Monday, December 14, 2009

Obama caught in another lie

Reason's Matt Welch catches President Obama in another lie. Here's the president said last night on 60 Minutes: (emphasis added by Welch)

Now, what we had to do was he had to make sure that there was some buoy, some stabilizer in the economy so that it didn't go into a Great Depression. And that's why we passed the Recovery Act. And for all the criticism that it received from the other side -- and we got no help from any Republicans, other than a couple, in passing it -- what we now know and every economist who's looked at it will acknowledge this, is that it helped us [stem] the panic and get the economy growing again. And it probably saved somewhere between a million and a million and a half jobs.

As evidence that this isn't true, Welch cites an op-ed by economist Greg Mankiw that ran over the weekend in the New York Times. Not only does Mankiw disagree with Obama, he points to a number of studies by well-respected economists that conclude exactly the opposite of Obama's claim. In part, Mankiw says:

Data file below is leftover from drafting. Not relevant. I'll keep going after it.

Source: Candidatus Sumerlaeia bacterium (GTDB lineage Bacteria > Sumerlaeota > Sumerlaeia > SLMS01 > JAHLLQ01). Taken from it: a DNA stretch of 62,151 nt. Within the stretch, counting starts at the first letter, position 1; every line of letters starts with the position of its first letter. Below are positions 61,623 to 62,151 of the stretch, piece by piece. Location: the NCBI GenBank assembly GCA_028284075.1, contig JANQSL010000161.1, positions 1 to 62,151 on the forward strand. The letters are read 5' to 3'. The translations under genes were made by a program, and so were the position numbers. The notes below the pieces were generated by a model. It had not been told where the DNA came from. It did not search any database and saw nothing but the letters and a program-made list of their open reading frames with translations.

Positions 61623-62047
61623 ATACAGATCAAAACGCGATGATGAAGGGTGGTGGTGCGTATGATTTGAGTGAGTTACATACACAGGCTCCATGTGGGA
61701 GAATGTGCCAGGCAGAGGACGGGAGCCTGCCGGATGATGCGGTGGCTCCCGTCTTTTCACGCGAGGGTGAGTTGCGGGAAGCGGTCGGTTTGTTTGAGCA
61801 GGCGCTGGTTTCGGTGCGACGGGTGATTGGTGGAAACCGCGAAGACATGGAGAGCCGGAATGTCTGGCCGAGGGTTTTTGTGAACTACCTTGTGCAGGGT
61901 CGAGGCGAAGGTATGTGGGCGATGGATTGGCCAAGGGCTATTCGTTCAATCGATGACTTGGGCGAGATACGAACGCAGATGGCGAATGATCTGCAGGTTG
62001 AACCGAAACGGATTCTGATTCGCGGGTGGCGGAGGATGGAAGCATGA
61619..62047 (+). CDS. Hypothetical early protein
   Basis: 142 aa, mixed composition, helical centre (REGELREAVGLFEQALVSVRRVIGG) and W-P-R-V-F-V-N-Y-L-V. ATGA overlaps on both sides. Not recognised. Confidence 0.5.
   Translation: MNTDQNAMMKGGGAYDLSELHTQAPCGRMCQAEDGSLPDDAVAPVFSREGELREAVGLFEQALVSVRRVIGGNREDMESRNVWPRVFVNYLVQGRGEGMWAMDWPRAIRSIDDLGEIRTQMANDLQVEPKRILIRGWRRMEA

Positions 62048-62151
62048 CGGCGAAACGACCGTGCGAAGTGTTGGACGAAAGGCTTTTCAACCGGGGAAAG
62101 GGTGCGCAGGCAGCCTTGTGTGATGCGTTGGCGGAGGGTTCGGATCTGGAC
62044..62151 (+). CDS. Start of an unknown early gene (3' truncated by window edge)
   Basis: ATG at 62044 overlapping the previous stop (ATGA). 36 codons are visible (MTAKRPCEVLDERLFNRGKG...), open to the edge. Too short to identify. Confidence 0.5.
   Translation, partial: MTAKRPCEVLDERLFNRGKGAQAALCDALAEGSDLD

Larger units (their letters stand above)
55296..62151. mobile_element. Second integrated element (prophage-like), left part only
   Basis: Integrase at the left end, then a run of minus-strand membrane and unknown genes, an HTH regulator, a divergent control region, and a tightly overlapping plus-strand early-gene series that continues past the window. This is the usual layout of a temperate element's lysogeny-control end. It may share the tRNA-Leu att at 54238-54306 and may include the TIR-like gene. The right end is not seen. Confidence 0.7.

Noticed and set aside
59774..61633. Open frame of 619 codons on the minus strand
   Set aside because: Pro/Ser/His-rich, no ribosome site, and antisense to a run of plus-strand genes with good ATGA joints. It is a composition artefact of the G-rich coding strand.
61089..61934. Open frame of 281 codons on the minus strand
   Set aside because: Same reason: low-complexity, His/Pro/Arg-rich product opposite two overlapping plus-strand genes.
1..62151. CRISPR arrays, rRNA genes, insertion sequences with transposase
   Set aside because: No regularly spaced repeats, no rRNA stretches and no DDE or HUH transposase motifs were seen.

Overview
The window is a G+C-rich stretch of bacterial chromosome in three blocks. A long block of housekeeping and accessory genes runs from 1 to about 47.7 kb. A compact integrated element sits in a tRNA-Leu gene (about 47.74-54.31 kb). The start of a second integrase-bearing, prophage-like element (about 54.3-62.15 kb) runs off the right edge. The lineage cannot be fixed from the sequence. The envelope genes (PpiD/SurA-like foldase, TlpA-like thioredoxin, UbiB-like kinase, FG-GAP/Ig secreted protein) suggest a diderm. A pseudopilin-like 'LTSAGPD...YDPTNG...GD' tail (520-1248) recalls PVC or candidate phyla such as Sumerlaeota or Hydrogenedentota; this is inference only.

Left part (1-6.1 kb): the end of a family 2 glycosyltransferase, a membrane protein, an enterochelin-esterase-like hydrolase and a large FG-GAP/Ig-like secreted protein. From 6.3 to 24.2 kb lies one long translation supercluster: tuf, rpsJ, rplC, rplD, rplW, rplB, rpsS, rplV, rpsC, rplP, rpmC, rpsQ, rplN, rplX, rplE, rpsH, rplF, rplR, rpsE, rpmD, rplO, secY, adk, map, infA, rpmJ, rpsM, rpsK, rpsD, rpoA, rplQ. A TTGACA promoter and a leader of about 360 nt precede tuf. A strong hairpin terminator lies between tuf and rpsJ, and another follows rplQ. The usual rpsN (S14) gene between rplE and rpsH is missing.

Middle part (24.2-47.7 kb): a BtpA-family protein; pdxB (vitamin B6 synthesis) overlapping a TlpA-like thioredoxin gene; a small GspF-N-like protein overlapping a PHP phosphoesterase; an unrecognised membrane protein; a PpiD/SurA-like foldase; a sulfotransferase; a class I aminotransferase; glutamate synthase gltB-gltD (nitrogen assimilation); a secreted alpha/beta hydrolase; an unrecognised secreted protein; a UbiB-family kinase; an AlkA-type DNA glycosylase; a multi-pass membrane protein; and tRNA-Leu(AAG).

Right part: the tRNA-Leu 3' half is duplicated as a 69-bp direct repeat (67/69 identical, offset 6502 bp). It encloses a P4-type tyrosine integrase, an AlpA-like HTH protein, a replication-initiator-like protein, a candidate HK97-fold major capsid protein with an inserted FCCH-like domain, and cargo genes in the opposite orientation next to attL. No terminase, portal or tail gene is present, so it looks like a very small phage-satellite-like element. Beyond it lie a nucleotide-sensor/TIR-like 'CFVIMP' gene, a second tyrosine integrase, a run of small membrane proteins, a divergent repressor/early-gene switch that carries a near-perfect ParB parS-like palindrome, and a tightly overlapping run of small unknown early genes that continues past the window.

My Harvard colleagues Alberto Alesina and Silvia Ardagna have recently conducted a comprehensive analysis of the issue. In an October study, they looked at large changes in fiscal policy in 21 nations in the Organization for Economic Cooperation and Development. They identified 91 episodes since 1970 in which policy moved to stimulate the economy. They then compared the policy interventions that succeeded — that is, those that were actually followed by robust growth — with those that failed.

The results are striking. Successful stimulus relies almost entirely on cuts in business and income taxes. Failed stimulus relies mostly on increases in government spending.

As Ronald Reagan would say: "There you go again."

Whenever I hear someone claiming "consensus" as proof -- be it in regard to the economy or global warming or anything else that is stained by politics -- my default position has become to assume they are lying and go check out the facts for myself.

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